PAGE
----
The Tell

The Tell

The Little Clues That Reveal Big Truths About Who We Are

Book - 2013
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"What does a yearbook photo have to do with future marital success? Can the CEO's appearance tell you anything about a company's quarterly earnings? In The Tell, psychologist Matthew Hertenstein reveals that our intuition is surprisingly good at using small clues to make big predictions, and shows how we can make better decisions by homing in on the right details. Drawing on rigorous research in psychology and brain science, Hertenstein explains how to hone our powers of observation to increase our predictive capacities. By training ourselves to read facial and bodily cues, we can accurately predict everything from divorce rates to sexual preferences, election results to the likelihood of corporate success. A charming testament to the power of the human mind, The Tell will, to paraphrase Sherlock Holmes, show us how to notice what we see"--
"Matthew Hertenstein shows that by training ourselves to read facial and bodily cues, we can learn the art of previsioning--the ability to predict the thoughts and behaviors of others in almost every aspect of our lives. Through cutting-edge research and stories, The Tell offers tools to significantly increase our perceptive acumen. This ability is hard-wired via Darwinian natural selection to a large degree; our stone-age minds have developed to allow us to make predictions in a modern world. In contrast to a recent spate of books in behavioral economics and psychology showing where we falter in decision making, The Tell shows us where we succeed, and how we can do better"--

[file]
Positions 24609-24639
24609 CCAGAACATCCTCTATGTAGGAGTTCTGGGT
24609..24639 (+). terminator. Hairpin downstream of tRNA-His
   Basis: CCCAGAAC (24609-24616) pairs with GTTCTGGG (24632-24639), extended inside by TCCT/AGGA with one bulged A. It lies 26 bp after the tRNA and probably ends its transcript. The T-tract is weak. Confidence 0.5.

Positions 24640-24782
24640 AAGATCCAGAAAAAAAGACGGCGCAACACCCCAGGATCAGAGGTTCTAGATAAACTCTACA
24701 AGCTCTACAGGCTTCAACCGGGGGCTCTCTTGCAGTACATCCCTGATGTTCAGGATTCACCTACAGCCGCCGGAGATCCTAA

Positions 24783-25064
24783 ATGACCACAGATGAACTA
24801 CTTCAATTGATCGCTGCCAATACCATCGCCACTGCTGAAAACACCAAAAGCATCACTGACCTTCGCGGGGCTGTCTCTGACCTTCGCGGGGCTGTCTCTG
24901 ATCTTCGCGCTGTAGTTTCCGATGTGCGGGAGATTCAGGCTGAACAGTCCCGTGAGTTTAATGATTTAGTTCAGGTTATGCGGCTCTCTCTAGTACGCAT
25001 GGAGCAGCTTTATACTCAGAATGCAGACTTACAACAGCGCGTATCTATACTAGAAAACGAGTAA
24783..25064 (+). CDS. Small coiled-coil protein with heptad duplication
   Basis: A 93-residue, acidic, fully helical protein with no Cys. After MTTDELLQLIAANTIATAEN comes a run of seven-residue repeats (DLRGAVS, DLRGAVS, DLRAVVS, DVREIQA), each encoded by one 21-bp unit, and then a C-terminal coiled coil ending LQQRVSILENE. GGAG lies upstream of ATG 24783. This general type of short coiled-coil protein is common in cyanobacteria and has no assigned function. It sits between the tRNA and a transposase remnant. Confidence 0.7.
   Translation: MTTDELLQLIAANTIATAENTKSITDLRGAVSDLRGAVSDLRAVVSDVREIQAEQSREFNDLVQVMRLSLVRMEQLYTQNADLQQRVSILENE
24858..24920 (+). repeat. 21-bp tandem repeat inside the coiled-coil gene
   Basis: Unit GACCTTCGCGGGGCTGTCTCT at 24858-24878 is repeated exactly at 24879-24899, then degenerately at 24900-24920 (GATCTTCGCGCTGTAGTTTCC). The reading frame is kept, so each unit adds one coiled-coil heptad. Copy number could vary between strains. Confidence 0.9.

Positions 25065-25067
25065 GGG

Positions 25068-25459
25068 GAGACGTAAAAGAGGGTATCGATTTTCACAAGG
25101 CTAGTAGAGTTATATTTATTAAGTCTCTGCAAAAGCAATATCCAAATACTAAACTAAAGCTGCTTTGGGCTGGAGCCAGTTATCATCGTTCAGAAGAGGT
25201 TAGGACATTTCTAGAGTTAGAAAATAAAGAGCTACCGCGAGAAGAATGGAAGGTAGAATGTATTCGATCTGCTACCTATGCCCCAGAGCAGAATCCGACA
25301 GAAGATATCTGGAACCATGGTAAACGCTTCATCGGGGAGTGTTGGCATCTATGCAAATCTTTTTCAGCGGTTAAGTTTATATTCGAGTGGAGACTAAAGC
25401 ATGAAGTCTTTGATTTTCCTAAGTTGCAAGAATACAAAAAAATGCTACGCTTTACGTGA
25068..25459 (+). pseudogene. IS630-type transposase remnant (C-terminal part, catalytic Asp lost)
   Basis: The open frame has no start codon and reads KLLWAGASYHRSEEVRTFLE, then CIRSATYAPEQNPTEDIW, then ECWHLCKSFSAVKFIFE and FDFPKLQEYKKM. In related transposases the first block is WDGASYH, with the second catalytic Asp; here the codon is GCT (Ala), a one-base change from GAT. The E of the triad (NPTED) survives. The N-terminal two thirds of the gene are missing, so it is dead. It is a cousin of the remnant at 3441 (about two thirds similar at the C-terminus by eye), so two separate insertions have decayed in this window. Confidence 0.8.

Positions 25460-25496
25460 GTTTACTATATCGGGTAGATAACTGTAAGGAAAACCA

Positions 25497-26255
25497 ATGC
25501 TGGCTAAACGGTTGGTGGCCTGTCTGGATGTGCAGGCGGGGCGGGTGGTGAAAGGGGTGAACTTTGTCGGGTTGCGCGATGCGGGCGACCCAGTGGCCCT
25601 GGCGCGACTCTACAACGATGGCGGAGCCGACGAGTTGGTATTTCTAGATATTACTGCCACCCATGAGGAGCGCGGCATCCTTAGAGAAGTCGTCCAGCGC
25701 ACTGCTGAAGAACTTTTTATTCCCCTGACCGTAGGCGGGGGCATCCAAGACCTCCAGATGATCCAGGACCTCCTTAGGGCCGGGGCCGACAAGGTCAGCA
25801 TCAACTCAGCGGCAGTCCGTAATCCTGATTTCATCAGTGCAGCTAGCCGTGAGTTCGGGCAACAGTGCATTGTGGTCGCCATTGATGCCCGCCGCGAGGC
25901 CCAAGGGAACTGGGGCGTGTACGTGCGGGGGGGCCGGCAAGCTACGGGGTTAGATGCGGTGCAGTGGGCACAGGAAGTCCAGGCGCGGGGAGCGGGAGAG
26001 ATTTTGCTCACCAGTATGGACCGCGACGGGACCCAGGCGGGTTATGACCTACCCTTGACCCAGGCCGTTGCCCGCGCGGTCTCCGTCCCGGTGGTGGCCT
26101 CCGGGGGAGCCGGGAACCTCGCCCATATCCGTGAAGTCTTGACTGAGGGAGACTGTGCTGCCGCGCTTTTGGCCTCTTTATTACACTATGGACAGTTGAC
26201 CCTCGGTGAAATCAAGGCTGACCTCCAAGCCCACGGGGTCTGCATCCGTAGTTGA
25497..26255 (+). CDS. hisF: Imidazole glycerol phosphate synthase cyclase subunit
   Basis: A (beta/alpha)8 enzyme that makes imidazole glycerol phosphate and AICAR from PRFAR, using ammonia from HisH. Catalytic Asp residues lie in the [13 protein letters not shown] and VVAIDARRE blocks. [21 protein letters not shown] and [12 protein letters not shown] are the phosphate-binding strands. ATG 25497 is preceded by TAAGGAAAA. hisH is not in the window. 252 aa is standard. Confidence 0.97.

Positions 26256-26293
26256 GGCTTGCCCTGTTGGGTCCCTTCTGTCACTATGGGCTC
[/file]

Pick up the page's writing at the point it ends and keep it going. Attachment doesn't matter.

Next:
Publisher: New York : Basic Books, [2013]
ISBN: 9780465031658
Branch Call Number: 153.69 H44T 2013
Characteristics: xiii, 268 pages : illustrations ; 25 cm


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Sep 26, 2018

Extensive insights in autism which affected his son.

May 19, 2017

Deliberately written to be lighter reading, this is a great intro to human-to-human interfacing.
It has a great giggle/sneer provoking section on CEO's [they're like huge baby pacifiers for insecure investors, and have no special skills, just as you suspected] and the section on gaydar is fascinating [it's real- 80% accurate, but gays aren't better at it than straights].
The section on how we choose politicians is devastating, but unsurprising [look at Trump and Trudeau].
Read it- it's pleasantly breezy but is filled with solid research.


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